Losing senior center Jarrett Patterson (34 career starts) for the second straight spring due to injury, this time after a reported pectoral surgery that will keep him out 3-4 months, doesn’t help. But that doesn’t mean the linemen Hiestand does have at his disposal won’t make significant progress in the meantime.

Bookend tackles Joe Alt and Blake Fisher return after making a combined 10 starts as freshmen. Eight of those belonged to Alt, who stepped in at midseason to stop the revolving door at left tackle. 

Blake Fisher during Notre Dame football practice Wednesday, Aug. 25, 2021 at the Irish Athletic Center in South Bend.

Fisher, termed a “genetic phenom” by football performance director Matt Balis, started the opener and the bowl game. In between, the Avon, Ind., product rehabbed from knee surgery to make it back in less than four months. 

It’s possible Alt and Fisher could flip-flop at times this spring, but the Irish appear set at tackle for the next few years. 

After finishing 72nd in the nation with just 4.14 yards per carry, the bigger concern is whether the Irish O-line can develop a drive-blocking mentality. 

Versatile sixth-year senior Josh Lugg (21 career starts) is expected to bounce inside to replace Cain Madden at right guard, but Lugg missed the Fiesta Bowl following knee surgery of his own.

Rising sophomore Andrew Kristofic is the projected starter at left guard after starting the final eight games a year ago. Kristofic allowed just one sack and 10 quarterback pressures in 314 total dropbacks. 

Zeke Correll, who started the first five games last year at left guard, has experience at center. Rocco Spindler, a four-star recruit who saw just 16 snaps as a freshman, could see more opportunities this spring as well.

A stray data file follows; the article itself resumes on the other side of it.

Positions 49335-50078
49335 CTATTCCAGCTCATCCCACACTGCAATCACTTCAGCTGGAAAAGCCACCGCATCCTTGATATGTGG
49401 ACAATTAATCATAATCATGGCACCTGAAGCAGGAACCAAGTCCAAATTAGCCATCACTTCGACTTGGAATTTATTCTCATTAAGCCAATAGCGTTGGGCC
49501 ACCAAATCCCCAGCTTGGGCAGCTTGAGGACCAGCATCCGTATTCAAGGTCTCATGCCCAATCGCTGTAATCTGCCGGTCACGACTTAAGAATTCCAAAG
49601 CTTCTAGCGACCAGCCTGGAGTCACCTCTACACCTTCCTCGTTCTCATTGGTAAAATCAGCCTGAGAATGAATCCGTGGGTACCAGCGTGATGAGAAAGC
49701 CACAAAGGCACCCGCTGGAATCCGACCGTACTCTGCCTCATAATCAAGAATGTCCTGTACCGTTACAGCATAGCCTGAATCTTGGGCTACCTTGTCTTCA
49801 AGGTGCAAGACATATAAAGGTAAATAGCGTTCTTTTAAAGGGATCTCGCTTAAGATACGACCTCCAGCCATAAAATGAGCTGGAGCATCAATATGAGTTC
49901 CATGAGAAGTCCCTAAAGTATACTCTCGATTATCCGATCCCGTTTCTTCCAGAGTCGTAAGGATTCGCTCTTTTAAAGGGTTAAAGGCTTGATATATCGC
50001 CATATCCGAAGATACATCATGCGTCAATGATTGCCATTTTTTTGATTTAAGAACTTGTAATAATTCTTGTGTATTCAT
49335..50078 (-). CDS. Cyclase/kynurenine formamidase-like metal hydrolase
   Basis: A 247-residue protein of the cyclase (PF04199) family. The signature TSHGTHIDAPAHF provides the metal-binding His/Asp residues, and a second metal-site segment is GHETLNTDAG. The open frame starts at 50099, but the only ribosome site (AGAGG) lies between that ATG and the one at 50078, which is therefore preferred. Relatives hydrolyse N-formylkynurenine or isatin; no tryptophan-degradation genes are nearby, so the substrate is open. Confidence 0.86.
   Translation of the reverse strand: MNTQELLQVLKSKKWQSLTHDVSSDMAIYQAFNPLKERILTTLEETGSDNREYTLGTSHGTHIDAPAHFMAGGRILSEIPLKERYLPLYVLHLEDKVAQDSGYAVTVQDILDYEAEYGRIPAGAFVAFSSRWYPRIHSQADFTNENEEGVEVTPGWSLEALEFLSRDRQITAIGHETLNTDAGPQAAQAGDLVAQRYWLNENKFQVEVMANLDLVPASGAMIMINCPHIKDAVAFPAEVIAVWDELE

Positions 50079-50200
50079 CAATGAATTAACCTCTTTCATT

Who will follow Michael Mayer? 

Wait, doesn't the All-America team candidate at tight end have two more years of eligibility? 

Yes, but this almost certainly will be his last fall on campus. The only question is how many school records Mayer will set at the position before he heads to the NFL. 

Tight end Michael Mayer has two seasons of eligibility left at Notre Dame, but this fall will most certainly be the last one he spends with the Irish.

Tight End U. has no shortage of contenders to step forward once Mayer is gone, and this spring under new position coach Gerad Parker will offer the first hints of how that might shake out. With George Takacs’ now at Boston College as a grad transfer, rising sophomores Kevin Bauman and Cane Berrong and redshirt freshman Mitchell Evans should get the longest looks in 12 personnel groupings (one back, two tight ends). 

Both Bauman (fractured leg) and Berrong (right knee) are former four-star recruits who are coming off surgeries last fall. Bauman made it back for the Georgia Tech game after being injured in the opener at Florida State, while Berrong went down in Game 6 at Virginia Tech and did not return. 

Evans saw action in 10 games, most notably when Mayer was sidelined at Virginia Tech.

Eli Raridon and Holden Staes, four-star signees in the 2022 recruiting class, weren’t among the dozen early enrollees and won’t arrive on campus until June. 

Is there enough depth at wide receiver?

Those holes in consecutive recruiting classes began to show themselves last fall, when receiver depth became a concern amid season-ending injuries to Joe Wilkins Jr. and Avery Davis.

Now that Kevin Austin Jr. (48 catches, team-high 888 receiving yards) has moved on to the NFL as an early draft entrant, those concerns have only been heightened. 

The good news for new receivers coach Chansi Stuckey is that speedster Braden Lenzy is back as a rising senior after a surprisingly healthy 2021. Lenzy had a career-high seven catches in the Fiesta Bowl to finish with 32 receptions, best among returning wideouts.

No one in that group, however, reached the 400-yard mark last season.

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Davis should be back as the slot receiver by August after suffering a torn ACL against Navy. Lorenzo Styles Jr., should continue to build on the gains he made last fall (24 catches, 344 yards) while stepping in for Davis as a freshman. 

Rising sophomore Deon Colzie (four catches) and redshirt freshman Jayden Thomas should get long looks this spring as will former walk-on Matt Salerno. 

Depending on the group’s progress, this remains the most likely area for a post-spring addition from the transfer portal.

Staff writer Mike Berardino covers Notre Dame football for Email him at and follow him on Twitter @MikeBerardino.